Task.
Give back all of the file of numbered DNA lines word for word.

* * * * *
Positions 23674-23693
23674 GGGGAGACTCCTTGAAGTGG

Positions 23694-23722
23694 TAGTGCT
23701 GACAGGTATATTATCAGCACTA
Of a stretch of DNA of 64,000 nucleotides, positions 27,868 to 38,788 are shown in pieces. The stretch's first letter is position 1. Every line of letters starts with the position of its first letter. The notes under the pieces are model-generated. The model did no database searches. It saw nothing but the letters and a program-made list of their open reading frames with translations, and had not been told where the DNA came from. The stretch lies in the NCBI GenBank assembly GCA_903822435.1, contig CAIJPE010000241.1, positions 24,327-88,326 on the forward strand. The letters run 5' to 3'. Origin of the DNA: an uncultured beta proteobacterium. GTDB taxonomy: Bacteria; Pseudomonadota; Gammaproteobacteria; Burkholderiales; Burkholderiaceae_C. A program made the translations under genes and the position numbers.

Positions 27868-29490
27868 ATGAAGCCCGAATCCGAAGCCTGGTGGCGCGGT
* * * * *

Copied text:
Positions 23674-23693
23674 GGGGAGACTCCTTGAAGTGG

Positions 23694-23722
23694 TAGTGCT
23701 GACAGGTATATTATCAGCACTA
Of a stretch of DNA of 64,000 nucleotides, positions 27,868 to 38,788 are shown in pieces. The stretch's first letter is position 1. Every line of letters starts with the position of its first letter. The notes under the pieces are model-generated. The model did no database searches. It saw nothing but the letters and a program-made list of their open reading frames with translations, and had not been told where the DNA came from. The stretch lies in the NCBI GenBank assembly GCA_903822435.1, contig CAIJPE010000241.1, positions 24,327-88,326 on the forward strand. The letters run 5' to 3'. Origin of the DNA: an uncultured beta proteobacterium. GTDB taxonomy: Bacteria; Pseudomonadota; Gammaproteobacteria; Burkholderiales; Burkholderiaceae_C. A program made the translations under genes and the position numbers.

Positions 27868-29490
27868 ATGAAGCCCGAATCCGAAGCCTGGTGGCGCGGT